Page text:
‘Call the Midwife’ Season 4 Episode 4 review

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Even more than a regular episode of Call the Midwife, this instalment is about the roles that women play in public life.

Whether it’s Trixie being silenced by an important bishop, prostitutes dealing with getting syphilis so that they don’t lose clients or the worries of a man who thinks a daughter couldn’t carry on his family name, this is an hour about the compromises women are forced to make.

It’s no surprise to see that each child born in the three main storylines here is a girl, and that by the end of the episode the midwives of Nonnatus House are tallying up a successful night of deliveries. It’s one Trixie wasn’t involved in, though, as she accompanies Tom to a meeting with a bishop only to learn he’s being eyed up for a position in Newcastle.

Having envisaged raising a family somewhere more rural – and being Trixie – she obviously speaks up. What’s astounding is how both Tom and the bishop seem to treat her as if she’s not there, ignoring her in a way that makes it clear her voice doesn’t matter to them.

Call the Midwife 4 cast

Tom is a good man, but he’s not especially self-aware and he’s frequently oblivious to how Trixie is feeling. That their relationship would become more troubled seemed inevitable, especially because things had been so ideal in the run up to their engagement.

Still, to see Trixie retreat to alcohol – an impulse that we’ve seen numerous times in the show – and pass out drunk makes it clear their problems have struck deep. She hands back the ring and tells Tom, “I can’t live up to what you and the church expect of me” rather than continuing with what is becoming a one-sided relationship (it’s worth noting how the church ends up becoming a third member of their dynamic too).

As an indirect consequence of Trixie’s alcohol problem, though, Sister Monica Joan gets a chance to shine. Thinking on her feet allows her to get an expectant mother to the doctor in good time, and luckily Shelagh’s there to use her midwifery skills and deliver the baby safely.

It wouldn’t be surprising to see Shelagh go back into the profession in a more involved way, as the episode suggests that she hasn’t lost her touch and that she feels like she could do more than being a secretary.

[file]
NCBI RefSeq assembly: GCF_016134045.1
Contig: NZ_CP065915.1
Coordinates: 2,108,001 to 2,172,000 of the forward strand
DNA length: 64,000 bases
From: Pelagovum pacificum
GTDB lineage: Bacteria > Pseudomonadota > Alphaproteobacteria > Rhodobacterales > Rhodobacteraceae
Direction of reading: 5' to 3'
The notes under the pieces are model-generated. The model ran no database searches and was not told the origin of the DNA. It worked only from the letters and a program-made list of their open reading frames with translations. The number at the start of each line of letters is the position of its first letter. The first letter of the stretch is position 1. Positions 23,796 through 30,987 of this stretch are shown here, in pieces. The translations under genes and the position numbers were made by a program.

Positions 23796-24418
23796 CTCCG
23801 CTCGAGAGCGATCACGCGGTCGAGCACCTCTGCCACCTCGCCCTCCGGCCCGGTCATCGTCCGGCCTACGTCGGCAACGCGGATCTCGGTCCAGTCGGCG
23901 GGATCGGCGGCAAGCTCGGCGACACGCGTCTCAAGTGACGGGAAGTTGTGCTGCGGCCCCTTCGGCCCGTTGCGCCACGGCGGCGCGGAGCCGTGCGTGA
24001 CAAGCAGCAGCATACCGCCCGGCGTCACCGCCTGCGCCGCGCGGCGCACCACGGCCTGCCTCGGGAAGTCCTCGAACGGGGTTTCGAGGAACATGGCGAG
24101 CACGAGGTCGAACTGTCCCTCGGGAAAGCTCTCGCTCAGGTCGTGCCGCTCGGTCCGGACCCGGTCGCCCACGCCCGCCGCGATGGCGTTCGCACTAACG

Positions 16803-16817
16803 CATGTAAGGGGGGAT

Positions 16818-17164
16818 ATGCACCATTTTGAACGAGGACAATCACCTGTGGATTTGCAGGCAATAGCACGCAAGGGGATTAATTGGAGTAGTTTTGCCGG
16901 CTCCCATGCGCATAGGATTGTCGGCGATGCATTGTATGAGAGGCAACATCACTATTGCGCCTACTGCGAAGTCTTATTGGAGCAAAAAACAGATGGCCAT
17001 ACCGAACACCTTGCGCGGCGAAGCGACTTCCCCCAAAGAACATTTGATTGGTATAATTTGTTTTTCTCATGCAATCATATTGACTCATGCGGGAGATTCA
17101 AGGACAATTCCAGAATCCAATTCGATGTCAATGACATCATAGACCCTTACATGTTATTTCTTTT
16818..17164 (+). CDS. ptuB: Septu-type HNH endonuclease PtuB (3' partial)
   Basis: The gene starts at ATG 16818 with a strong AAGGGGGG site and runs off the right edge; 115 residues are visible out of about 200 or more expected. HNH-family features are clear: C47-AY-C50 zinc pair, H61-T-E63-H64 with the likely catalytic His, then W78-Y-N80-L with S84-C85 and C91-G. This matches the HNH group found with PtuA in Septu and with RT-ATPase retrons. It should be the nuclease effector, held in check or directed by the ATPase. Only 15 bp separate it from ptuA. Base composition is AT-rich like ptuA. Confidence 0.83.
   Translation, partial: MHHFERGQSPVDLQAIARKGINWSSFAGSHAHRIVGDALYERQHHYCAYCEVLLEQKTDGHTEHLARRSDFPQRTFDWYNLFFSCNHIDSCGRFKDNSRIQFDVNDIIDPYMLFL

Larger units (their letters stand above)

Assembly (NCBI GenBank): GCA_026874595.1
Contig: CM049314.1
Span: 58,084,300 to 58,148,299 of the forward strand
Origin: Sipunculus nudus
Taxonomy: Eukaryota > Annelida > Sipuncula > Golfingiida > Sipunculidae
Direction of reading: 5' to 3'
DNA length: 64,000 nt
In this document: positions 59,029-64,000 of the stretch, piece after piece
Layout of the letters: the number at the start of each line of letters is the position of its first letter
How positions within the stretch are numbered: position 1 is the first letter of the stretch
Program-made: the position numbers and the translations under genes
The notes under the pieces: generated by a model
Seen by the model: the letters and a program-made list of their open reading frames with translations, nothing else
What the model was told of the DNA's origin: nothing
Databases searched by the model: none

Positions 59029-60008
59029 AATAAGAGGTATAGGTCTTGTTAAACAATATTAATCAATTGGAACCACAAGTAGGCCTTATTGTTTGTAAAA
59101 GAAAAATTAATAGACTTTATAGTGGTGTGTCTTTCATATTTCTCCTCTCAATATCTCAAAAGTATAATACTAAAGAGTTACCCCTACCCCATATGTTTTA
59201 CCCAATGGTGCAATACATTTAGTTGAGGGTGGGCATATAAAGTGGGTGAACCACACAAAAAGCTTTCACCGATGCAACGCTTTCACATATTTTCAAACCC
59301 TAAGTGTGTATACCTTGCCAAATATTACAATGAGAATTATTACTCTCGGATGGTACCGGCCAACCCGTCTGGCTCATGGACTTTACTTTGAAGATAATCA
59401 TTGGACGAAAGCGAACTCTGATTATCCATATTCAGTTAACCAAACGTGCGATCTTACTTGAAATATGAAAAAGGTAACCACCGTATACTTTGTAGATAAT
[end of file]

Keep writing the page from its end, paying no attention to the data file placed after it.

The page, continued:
Call the Midwife 4 Nurse Barbara Gilbert Charlotte Ritchie

If any midwife gets the spotlight most this week, it’s Barbara. She attempts to reason with Frank Robins, who desperately wants a son to carry on the family business even though neither he nor his wife can plan for that. Barbara returns from a long night of work to find Trixie passed out, so she takes on the next job, which happens to be delivering the Robins’ baby.

The discovery that it’s a girl and that she’s initially shunned by her father is just one more way that the episode shows how the world can be set against women before they’ve even entered it.

The last main story thread sees Sister Winifred helping a prostitute who is pregnant. Some of the exposition about why syphilis is still widespread among these women and how much they need help and education is laid on a bit thickly and through characters that are rather broadly defined. But the central figure of the young woman who had considered an abortion before deciding to keep her baby and “give it the love [she] never had” makes for an emotionally resonant character within a worthwhile plotline.

All in all, this is another strong and meaningful episode that is primarily concerned with the quiet strength of women and is successful in exploring its themes.


Aired at 8pm on Sunday 8 February 2015 on BBC One.

> Buy the complete Season 1-3 boxset on Amazon.

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